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Hart Beat

I'm caving into my winter cravings

I think January is a dumb time to go on a diet. It's too cold to go outside to exercise, aside from an occasional snow shoveling expedition to make a path for my cats to get around the yard.

To tell the truth all I really want to do is sit in my big old chair, watch television and eat all my favorite calorie-rich comfort foods.

I don't know about you, but eating keeps me feeling warm when it's nasty out. I firmly believe in padding myself in the winter with more than generous layers of woolen clothing. I like hot cocoa, bags of salty popcorn with M&Ms, cracker-filled bowls of homemade stew with big hunks of beef, potatoes and carrots, onions and the occasional green bean.

It's not like I'm actually all that hungry when I hunker down with my favorite treats. I just seem to crave certain types of foods in the winter, especially on days like today - cold, gray and gloomy.

I do try to resist my urge to grab the biggest Snickers bar at the grocery store or largest can of cashews I can find when my winter cravings hit.

Yet, it seems every one I know is on a diet this month, or going on a diet or thinking about being on a diet. Meanwhile, the rest of the world is issuing decrees from the glossy covers of women's magazines trying to shame me into dropping five, 10, 15, or better yet 20 pounds by Valentine's Day.

It's not that it wouldn't be nice to lose a few pounds, slip into a smaller-sized pair of jeans and wear tighter scooped-necked sweaters. Of course it would be nice. However, if I'm wearing a scoop-necked anything this time of year, you can bet it's over the top of a turtle-neck sweater.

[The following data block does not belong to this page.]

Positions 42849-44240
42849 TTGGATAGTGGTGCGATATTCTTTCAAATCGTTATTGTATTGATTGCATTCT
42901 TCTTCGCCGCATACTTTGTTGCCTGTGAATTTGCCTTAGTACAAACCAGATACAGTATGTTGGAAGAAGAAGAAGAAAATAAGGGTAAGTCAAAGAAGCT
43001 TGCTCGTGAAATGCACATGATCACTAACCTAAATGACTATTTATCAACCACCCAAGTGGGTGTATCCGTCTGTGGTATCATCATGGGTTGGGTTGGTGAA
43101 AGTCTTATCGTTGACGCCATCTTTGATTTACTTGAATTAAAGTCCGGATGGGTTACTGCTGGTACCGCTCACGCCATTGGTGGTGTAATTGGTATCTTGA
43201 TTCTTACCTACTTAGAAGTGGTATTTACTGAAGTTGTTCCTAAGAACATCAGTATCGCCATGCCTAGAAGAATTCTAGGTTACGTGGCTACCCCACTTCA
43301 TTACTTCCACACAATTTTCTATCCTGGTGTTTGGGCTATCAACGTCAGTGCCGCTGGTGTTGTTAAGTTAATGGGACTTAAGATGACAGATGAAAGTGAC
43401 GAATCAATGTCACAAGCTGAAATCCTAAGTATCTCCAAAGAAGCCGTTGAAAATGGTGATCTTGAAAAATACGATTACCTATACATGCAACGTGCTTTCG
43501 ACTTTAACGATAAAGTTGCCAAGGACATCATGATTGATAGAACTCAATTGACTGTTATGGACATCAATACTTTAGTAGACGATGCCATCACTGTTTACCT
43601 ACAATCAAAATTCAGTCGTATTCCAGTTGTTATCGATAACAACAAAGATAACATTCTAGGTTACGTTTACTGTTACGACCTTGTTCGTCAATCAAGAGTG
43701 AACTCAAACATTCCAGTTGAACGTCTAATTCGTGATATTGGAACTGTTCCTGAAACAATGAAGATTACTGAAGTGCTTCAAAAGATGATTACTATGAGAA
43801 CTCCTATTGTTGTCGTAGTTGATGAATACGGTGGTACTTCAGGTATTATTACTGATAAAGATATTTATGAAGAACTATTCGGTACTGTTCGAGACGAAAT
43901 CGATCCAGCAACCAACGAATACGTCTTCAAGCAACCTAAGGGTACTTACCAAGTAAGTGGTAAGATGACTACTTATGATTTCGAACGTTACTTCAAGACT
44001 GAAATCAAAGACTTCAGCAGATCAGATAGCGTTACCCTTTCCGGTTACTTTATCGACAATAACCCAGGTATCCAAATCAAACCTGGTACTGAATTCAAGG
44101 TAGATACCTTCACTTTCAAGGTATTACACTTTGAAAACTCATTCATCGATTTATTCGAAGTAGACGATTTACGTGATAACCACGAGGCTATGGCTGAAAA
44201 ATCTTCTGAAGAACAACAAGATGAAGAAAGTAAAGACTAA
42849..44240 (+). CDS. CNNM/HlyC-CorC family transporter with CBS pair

I simply don't believe that dieting in winter is realistic. My body is genetically triggered to pack on surplus pounds in winter to help keep me warm. I'm convinced my body came equipped with an eating trigger left over from the days of my primitive ancestors, who struggled to deal with feast or famine on a seasonal basis. I just can't conceive of eating raw carrots while it's freezing outside - in the summer time maybe, with ranch dressing - but definitely not in the winter.

I'm not the only one who thinks our bodies are designed to eat more in the winter. I recently read a dieting article that reported while we're programmed to eat more during colder months, there are ways we can fight winter cravings.

That's nice, but I don't want to fight off my cravings. I want to relish my winter food pleasures.

I want to eat mass quantities of hearty soups, dozens of hot homemade biscuits followed by several helpings of pasta, rice or potatoes smothered in creamy, thick meat-flavored gravy.

Yeah, yeah, I know that isn't exactly the politically correct Atkins diet mantra. It's insane to blow out an artery on foods high in fat, sugar and carbohydrates. But I sure wannta.

I just don't see how can I can cope with eating cardboard-tasting diet food when all I really want to do is eat a huge bowl of creamy, fattening potatoes and gravy with lots of toast?

Still, I suppose I better resolve to put a lid on my food cravings. I should take the advice of author Dr. Cynthia Las, who claims my urges to eat will pass if I focus on some other form of activity.

She suggests meditation, focusing upon something other than a triple layer slice of "death by chocolate" cake with praline ice cream and a big glass of milk. Mmm.

Oops. Not that kind of meditating. I need to find something to distract me until the food craving goes away, although I can't image what that might be.

Exercise, that last bastion of activity, seems to be my only salvation. Guess I'll walk to the lunch break room and get a big glass of water to trick my brain into thinking I'm caving into my urges. I just hope there isn't a box of honey glazed doughnuts in there or I'm doomed.

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